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  • by Jess Jasch

Approaching fear in our lives


The amounts of conversations I’ve had with others lately about fear is incredible. And I don’t mean that it’s unacceptable. It’s totally acceptable; it has to be! We’re human and fear is a natural part of our range of emotions. It plays the very valuable role of keeping us safe from real danger.

These conversations I’m talking about are all centred around perceived danger. The fear of the unknown. Maybe it’s because this is a very ‘real’ fear that crops up for me personally, that it’s coming up in conversations with people around me. Maybe we’re having these conversations because we’re finally ready to start processing what this fear is trying to tell us, to acknowledge it and maybe, just maybe, let it release so we can ‘take back’ our lives so to speak.

One thing I’ve learnt in these conversations is that it really can be truly paralysing. We might even feel it physically, showing itself as similar symptoms to anxiety with an inability to breathe deep enough, shaking or a hollowing out down the legs. Or the paralysis can be more on a mental level. Maybe we’re trying to make a decision and feel completely frozen, unable to go one way or another but the idea of sitting still is also too much. We might be overlaying previous experiences on a current one, with the fear of things going the same way (in whatever context), or the fear of feeling that crappy or hurt or disappointed again. It’s OK. We’ve all been there. We’ve all felt that. Even if we haven’t all quite been able to identify it.

The funny thing with fear though is the more we let it rule the roost, the smaller we feel. We’re literally giving away our power and telling ourselves that we don’t trust our own self to make wise, safe decisions. Believe me here when I say ‘trust’ is the magic word.

It really comes back to having trust in ourselves. Some might know me as an idealist (it’s true, I pretty well am), but I’m also very much a realist in life too. So when I say ‘trust in ourselves’, I don’t mean in a sense of total naivety that thinks ‘having trust’ means absolutely nothing will go awry. I mean in the sense of having trust where, even if things don’t go ‘to plan’ (because don’t we all have that wonderful, beautiful plan of how things should look) that we trust we’ll still make it through the adversity.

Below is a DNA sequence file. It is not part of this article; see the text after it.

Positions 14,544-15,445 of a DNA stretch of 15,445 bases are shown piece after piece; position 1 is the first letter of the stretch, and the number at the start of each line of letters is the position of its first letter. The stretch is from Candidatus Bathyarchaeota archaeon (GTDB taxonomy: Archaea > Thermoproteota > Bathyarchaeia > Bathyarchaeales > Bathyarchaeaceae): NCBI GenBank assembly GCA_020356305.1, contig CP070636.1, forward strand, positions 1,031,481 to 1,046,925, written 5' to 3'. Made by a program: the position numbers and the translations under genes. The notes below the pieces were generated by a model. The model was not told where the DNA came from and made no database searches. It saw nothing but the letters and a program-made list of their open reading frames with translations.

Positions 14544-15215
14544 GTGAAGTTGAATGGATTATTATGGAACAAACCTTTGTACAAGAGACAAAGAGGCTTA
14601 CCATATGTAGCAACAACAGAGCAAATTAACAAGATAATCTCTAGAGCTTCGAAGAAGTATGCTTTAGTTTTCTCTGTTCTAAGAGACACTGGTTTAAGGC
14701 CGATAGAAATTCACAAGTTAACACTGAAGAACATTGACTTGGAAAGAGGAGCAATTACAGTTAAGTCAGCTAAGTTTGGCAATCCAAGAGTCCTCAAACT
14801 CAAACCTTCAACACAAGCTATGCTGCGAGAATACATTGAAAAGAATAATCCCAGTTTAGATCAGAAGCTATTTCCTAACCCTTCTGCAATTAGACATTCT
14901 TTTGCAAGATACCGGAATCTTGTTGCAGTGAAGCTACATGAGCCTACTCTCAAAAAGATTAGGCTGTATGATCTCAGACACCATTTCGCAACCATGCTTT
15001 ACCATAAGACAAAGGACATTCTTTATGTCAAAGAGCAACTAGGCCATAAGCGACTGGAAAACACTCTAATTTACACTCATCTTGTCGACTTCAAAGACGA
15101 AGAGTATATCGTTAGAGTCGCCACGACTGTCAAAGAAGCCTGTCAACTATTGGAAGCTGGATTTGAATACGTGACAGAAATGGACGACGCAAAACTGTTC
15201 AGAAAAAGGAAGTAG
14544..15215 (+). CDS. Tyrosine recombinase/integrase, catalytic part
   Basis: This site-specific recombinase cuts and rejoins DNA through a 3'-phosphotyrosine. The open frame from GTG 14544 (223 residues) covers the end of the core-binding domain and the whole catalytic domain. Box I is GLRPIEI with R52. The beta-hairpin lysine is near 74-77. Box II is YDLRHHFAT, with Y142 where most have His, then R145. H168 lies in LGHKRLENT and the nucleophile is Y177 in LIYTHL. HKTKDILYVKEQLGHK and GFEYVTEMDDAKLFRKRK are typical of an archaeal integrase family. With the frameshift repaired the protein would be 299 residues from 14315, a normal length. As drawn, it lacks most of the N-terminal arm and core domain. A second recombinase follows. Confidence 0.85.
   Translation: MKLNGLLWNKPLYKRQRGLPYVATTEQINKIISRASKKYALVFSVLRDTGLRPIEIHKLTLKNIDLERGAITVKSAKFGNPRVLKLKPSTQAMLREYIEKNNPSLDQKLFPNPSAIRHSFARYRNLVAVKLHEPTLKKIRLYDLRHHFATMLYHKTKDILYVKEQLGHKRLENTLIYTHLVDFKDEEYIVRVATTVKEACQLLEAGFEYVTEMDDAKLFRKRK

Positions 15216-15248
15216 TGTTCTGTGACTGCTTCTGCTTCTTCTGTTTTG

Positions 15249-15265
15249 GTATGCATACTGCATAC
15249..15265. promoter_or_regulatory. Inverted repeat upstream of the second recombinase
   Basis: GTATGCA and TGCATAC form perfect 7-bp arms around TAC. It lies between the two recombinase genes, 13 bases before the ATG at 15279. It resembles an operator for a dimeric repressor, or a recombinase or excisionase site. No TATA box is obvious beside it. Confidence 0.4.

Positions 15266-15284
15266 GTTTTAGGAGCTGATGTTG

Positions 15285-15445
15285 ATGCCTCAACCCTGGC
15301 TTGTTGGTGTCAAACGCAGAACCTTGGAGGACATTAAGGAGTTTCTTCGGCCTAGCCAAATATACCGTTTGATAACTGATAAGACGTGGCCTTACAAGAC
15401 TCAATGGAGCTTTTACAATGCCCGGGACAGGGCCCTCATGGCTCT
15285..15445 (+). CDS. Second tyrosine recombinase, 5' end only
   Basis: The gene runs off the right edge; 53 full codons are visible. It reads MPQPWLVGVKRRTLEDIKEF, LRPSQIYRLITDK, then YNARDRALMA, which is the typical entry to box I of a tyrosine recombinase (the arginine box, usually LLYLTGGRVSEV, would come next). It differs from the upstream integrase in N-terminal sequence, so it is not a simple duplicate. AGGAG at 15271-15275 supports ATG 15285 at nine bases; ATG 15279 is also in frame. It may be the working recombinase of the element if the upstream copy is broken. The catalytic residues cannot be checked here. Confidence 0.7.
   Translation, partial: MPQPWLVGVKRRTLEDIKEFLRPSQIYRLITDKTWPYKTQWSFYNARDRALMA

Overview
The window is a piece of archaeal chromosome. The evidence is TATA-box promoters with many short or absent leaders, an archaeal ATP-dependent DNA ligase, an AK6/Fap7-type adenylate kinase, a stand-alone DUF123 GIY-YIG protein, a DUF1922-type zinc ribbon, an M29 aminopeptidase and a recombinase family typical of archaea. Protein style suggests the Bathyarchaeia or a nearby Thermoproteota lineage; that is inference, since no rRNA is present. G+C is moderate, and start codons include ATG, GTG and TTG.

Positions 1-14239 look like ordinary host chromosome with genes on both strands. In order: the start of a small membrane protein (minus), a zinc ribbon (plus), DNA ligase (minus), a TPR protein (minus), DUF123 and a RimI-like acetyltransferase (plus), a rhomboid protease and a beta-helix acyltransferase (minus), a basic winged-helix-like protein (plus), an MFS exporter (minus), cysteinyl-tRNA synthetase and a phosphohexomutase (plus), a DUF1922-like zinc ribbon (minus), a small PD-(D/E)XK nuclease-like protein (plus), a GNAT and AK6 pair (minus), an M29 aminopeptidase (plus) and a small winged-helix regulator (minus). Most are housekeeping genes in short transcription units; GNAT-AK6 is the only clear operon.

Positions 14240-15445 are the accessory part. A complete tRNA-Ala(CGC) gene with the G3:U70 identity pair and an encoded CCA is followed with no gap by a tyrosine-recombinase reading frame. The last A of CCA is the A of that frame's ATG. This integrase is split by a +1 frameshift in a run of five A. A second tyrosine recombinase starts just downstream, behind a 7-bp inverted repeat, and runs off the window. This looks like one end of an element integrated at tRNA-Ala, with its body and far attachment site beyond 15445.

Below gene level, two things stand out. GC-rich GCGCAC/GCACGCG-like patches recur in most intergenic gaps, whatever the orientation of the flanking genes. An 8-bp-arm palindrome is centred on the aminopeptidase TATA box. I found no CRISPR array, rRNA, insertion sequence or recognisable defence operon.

Having trust in ourselves is really about backing our ability. Our ability to feel whatever we’re feeling with fear (or otherwise), acknowledging it without smothering it down, taking whatever time we need for ourselves to let it process, and then continuing into our lives from the perspective of total awareness. Trusting and knowing we are capable of this. In Big Magic, Elizabeth Gilbert talks about how we will never truly be rid of fear or be fearless, because, as I mentioned earlier, fear is an inherent part of being human and keeping us physically safe. Instead, we can choose courage. Courage over fear. We can reckon with fear (something Brene Brown speaks of in Rising Strong) with acknowledgement and candour, so instead we can make our next move or decision (or lack thereof if that is the decision itself) with a complete sense of awareness of all that we can be aware of. And how can we not back ourselves with this kind of honesty? Even if the fear is still present (and it’s OK if it is), how can we at least not feel just a little bit more courageous when we’ve sat back and acknowledged all elements involved in the fear itself?

So yes, we may have no clue about what might happen in our lives but letting fear rule is holding us back. It’s limiting us in little ways and in huge ways. It’s putting the blinders on rather than attempting for a solution that brings more light, love and joy to the world. When we react out of fear, we exacerbate all that we’re afraid of. Like all things, it’s still a practice. It’s a practice that we might still have to approach every single day and just keep trying. Sometimes we’ll falter, sometimes fear and anxiety will overwhelm. That’s OK and that’s natural. But like taking those deep breaths to calm, like turning up to training or rehearsals in other areas of your life, it’s in the persistence of the practice that strengthens us. Not in the perfection.

In 2016, Jess left her job in the corporate world to delve into one of her greatest passions in teaching yoga. She now teaches classes throughout the Sunshine Coast and runs her own blog where she shares stories of Yoga 'off the mat'. Find out more at www.jlyoga.com.au and follow her on Facebook.


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